Swetha, Liz, and Spencer discuss resentments. We find some commonality in defining resentments as anger over something that happened in the past. Sometimes it’s “righteous indignation” about someone else’s behavior, about some injury that someone else did to us.
Mark calls in and asks whether we have had resentments against AA, maybe about the time our loved ones spend in meetings or treatment. Liz had huge resentments, because her loved one was “never” home. After about 4 months, she asked him, “now that your 90 days are over, do you still have to go to a meeting every day?” Spencer talks about his resentment towards a local treatment program that wouldn’t allow him to talk to his loved one while she was there.
How do we handle resentments? Swetha uses an inventory as a tool to see what is involved in the resentment while also being gentle with herself, and to formulate a plan of action for dealing with it if it recurs. Liz sees that many of her resentments are against people who treated her in a way that feeds into her own insecurities. She finds that addressing those feelings in a healthy way with the other person helps to reduce or remove the resentment. Spencer find that many of his resentments are not about reality but are about his expectations of how someone will act or react in the future. He can deal with those by stating his needs and desires, and finding that the response is not what he expected it to be. Sometimes the best thing is just to get “out of his own head”.
Liz finds that physical activity is a great way to release anger and resentments. Yoga is a favorite activity of both Liz and Swetha, especially since it also includes some meditation. Spencer remarks that much of his anger comes out of fear of some sort. When he can identify the fear, then he can let go of the anger more easily. Sometimes he is “living in the wreckage of the future.” Liz follows up that she can be resentful over past behavior that is actually no longer happening, and recognizing that it isn’t happening is good for her. Sometimes she has to get past her anger of the moment before she can come around to the “healthy thinking”. Her tools include talking to someone else, spending time with her pet, or doing some sort of “mindless” activity. Swetha uses a “time out” tool to help get through her anger.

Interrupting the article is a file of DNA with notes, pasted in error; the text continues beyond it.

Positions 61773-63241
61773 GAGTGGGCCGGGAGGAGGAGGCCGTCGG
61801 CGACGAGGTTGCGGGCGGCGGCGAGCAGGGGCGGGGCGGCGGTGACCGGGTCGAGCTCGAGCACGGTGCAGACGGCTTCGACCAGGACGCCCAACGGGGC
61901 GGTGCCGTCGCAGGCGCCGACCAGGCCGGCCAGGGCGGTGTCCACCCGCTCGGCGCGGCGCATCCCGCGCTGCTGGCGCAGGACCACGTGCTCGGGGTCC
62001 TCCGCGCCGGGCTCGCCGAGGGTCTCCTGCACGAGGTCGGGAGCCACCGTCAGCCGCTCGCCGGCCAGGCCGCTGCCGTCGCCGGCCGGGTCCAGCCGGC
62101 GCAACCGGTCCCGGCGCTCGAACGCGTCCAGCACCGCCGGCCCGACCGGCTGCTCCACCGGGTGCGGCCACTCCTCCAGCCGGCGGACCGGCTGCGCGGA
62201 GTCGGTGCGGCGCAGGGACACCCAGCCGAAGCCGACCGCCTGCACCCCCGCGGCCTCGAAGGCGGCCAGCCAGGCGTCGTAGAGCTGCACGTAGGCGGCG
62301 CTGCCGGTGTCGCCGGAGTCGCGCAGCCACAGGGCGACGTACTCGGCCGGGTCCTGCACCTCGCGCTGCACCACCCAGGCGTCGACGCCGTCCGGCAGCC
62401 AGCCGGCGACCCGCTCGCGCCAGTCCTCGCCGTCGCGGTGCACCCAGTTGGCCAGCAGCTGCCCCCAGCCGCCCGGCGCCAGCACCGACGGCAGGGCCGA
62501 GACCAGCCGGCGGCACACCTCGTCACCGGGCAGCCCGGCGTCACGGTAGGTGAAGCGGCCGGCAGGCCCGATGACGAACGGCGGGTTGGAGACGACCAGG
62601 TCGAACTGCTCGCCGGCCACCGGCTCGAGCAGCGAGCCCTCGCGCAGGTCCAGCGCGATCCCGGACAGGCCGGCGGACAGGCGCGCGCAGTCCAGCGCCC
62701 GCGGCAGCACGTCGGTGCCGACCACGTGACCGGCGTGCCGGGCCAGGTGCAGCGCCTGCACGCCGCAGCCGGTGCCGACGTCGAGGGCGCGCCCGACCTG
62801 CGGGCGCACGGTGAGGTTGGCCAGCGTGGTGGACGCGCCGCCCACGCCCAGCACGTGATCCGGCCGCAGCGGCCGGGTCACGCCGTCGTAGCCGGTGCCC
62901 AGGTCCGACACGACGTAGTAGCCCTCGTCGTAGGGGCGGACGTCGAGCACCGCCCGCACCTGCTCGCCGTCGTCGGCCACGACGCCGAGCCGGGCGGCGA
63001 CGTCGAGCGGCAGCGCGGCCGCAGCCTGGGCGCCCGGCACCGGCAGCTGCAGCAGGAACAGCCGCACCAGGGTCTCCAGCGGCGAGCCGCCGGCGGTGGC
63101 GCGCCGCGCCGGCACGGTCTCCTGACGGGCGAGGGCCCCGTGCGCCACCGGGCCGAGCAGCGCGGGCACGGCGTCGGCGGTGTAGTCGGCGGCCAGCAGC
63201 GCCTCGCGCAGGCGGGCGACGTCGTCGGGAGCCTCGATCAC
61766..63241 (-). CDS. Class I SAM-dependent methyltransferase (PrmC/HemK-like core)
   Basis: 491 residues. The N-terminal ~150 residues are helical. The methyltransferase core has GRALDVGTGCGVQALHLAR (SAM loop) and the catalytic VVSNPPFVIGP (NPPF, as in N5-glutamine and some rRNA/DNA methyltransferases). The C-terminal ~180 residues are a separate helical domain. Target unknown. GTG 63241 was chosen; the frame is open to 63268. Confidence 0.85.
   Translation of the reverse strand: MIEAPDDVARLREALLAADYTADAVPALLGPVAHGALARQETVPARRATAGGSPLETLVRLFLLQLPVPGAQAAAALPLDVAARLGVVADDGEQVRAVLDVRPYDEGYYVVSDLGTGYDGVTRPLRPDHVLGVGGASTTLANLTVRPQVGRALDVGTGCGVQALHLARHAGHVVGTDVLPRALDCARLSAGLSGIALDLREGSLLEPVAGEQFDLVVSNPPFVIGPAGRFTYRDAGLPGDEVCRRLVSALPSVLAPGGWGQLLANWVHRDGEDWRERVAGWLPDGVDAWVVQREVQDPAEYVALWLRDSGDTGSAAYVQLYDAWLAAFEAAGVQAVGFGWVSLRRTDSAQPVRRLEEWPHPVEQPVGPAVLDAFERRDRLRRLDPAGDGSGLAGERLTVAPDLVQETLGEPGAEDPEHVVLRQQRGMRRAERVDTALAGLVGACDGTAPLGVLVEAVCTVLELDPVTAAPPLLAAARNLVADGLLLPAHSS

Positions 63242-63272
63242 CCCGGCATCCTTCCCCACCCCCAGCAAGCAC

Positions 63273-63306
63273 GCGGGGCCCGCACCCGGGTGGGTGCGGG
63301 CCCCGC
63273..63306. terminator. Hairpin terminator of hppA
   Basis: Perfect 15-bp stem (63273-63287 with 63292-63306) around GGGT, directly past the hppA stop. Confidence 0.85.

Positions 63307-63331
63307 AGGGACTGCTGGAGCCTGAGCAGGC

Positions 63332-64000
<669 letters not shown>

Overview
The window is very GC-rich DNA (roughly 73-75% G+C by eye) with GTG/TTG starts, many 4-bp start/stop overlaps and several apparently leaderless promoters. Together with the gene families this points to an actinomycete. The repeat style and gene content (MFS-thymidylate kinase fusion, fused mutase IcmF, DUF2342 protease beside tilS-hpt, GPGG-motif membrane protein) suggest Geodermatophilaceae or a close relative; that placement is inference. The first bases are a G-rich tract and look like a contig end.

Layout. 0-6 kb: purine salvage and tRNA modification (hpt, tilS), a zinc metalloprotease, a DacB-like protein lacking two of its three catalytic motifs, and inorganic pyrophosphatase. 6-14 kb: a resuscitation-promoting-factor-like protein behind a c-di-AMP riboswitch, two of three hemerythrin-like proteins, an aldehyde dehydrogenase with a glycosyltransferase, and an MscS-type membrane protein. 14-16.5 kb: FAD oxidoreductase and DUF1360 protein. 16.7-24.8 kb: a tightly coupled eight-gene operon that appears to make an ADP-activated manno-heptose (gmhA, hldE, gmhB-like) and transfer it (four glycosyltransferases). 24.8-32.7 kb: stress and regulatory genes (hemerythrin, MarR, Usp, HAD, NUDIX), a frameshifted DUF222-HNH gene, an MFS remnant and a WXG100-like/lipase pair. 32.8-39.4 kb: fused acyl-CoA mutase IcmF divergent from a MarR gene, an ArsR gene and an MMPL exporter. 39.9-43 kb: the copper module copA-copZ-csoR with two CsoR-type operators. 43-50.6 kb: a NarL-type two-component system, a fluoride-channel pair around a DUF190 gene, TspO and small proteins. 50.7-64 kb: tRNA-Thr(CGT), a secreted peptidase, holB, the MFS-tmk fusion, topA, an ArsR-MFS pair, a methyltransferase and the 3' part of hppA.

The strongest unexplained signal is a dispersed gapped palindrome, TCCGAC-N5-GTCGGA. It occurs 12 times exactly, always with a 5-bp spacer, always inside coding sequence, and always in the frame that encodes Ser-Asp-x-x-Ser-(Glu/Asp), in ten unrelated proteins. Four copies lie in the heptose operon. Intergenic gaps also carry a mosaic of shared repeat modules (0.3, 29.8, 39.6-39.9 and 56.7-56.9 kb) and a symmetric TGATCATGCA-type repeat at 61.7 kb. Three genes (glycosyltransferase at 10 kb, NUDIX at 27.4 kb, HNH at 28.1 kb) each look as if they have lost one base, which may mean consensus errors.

Liz gave us a quote attributed to Rumi, “And still, after all this time, the Sun has never said to the Earth,‘You owe me.’ Look what happens with love like that. It lights up the sky.” Sometimes our resentments arise from a feeling of being “owed.” Spencer finds this feeling of love without obligation in Al-Anon meetings. Liz talks about writing a “gratitude essay” to recognize all the positive things in a relationship, to get out of her negative, resentful thinking. Gratitude can be “the anti-resentment”.
Next week's topic will be Step 2, which states “[We] came to believe that a power greater than ourselves could restore us to sanity.” Please share your questions or experience with this step by voice (734) 707-8795 or email (firstname.lastname@example.org).
Music from the show
As promised, here are two versions of The Grudge by Tool. The first just has the song. The second uses the song as the soundtrack for an animated short called “The Backwater Gospel.” It is somewhat disturbing.
Finally, another great “resentment” song that we didn't have room to include — Forget You by Cee Lo Green.